Another book which was a sort of serendipity to me was Poppy Dolan – The Woolly Hat Knitting Club. I love crafts and in the middle of doing quite a bit of knitting, for myself and for others. In particular the little babies born at my local hospital. If you are a fan of knitting then this book is a must and if you want to knit something yourself then get in contact and I can direct you to some great patterns. I am looking forward to seeing what Poppy writes about next.

I always enjoy getting into a saga and I have this year with Nancy Revell and the Shipyard Girls series. I have read books one and two and was thrilled to be able to get hold of book three. Nancy Revell – Secrets of the Shipyard Girls is a good read and it was lovely to be back amongst women that you have grown to know and admire as war still rages and loves still has to conquer all, no matter what stands in its way.

Sometimes with all these ‘nice’ reads as I call them, you need something which is a bit more meaty with the odd dead body or two. So I was intrigued by what is to be a new series of books by an author I have heard of but not read, publishing under a different name is how I came to get M.B.Shaw – Murder at the Mill. It sounded promising but for me did not really live up expectation. I think I have read too many Agatha Christie.

Which leads me to the 1968 club and my choice which was Agatha Christie – By The Pricking of My Thumbs. I try and participate when I can in these clubs as it is a useful way for me, to be able to make my way through Christie’s catalogue!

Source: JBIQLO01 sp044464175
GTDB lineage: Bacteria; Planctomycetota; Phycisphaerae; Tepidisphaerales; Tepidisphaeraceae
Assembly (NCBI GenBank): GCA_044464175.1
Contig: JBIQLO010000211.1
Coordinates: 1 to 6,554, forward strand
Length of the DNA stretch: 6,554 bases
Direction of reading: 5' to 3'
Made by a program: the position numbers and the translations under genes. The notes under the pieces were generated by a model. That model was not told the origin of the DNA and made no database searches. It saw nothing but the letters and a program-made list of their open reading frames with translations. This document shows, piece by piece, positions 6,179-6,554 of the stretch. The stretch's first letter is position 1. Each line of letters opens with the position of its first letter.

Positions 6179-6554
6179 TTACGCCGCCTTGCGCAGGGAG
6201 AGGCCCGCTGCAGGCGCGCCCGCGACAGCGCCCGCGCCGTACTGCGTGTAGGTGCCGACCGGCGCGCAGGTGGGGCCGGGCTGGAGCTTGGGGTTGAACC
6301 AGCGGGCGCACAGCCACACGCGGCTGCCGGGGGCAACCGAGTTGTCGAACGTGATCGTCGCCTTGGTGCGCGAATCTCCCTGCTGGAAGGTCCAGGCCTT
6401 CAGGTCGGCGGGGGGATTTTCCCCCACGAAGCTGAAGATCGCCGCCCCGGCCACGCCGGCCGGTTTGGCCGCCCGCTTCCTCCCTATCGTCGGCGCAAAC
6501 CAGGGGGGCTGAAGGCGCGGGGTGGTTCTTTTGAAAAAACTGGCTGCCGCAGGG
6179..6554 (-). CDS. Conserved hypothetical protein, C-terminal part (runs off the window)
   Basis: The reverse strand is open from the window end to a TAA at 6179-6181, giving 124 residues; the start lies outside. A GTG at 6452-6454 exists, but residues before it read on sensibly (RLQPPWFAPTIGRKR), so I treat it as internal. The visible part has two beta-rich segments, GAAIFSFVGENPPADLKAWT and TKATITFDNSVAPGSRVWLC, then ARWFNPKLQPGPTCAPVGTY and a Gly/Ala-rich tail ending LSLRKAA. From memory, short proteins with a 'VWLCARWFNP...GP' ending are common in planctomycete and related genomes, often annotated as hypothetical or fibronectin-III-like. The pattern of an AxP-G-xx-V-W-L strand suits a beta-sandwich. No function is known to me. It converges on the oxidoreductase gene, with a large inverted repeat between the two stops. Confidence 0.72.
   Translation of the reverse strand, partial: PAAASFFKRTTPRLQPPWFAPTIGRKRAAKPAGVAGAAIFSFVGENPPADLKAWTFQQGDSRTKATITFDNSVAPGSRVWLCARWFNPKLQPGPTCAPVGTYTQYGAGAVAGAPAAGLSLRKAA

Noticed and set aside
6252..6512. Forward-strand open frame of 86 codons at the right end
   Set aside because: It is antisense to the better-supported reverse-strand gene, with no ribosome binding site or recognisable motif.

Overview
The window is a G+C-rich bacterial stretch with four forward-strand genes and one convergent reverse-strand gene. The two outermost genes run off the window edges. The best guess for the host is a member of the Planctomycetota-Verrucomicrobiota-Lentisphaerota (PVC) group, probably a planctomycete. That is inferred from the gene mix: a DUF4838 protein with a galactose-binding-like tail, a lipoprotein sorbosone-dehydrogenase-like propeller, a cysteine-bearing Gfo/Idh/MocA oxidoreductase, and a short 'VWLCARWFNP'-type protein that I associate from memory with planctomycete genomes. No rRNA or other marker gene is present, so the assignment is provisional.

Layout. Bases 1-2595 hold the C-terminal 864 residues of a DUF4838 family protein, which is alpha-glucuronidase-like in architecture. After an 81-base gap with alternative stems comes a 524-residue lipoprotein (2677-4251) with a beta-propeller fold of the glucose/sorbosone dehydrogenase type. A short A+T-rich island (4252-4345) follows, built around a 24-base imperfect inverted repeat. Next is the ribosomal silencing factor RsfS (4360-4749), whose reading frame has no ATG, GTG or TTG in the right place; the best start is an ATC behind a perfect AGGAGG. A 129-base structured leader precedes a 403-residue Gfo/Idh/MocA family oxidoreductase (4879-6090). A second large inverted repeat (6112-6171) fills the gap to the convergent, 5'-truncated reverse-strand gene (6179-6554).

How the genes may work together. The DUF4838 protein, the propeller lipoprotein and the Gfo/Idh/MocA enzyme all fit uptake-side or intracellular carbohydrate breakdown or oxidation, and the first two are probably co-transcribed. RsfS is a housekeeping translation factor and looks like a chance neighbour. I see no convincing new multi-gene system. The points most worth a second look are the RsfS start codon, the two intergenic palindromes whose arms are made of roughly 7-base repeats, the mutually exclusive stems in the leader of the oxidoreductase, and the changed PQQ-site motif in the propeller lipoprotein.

So that is it for October, my netgalley shelves are positively bowing with the weight of books that I have requested and I have more actual books wandering around my house looking forlorn by not being read. So time for more reading.

Books

Christmas at Hope Cottage – Lily Graham

Things could be going better for Emma Holloway, she is dumped by her boyfriend and then gets knocked over by a parcel delivery van. To add insult to injury, the delivery van was actually delivering a parcel for her.

Contained within the parcel was ‘The Book’ sent to Emma to help her make some decisions. The only decision now is getting well again and it is going to a long process as Emma finds herself back at Hope Cottage with her eccentric grandmother and two equally as eccentric aunts nearby.

Now ‘The Book’ is back at Hope Cottage we start to see the magic that it may have and that perhaps the way to health, happiness and the future is to bake it. Trouble is magic can be seen as witchcraft and it seems these women are known locally and feuds and disputes go back years, hundreds of years.

So it will not help Emma, when her first love arrives back on the scene and happens to be from a family who hold onto family folklore and certainly don’t believe in magic.

But perhaps when faith is tested, people will look to any means to aid them. Can hope be restored from the pages of the book, the walls of the cottage and Emma and her grandmother?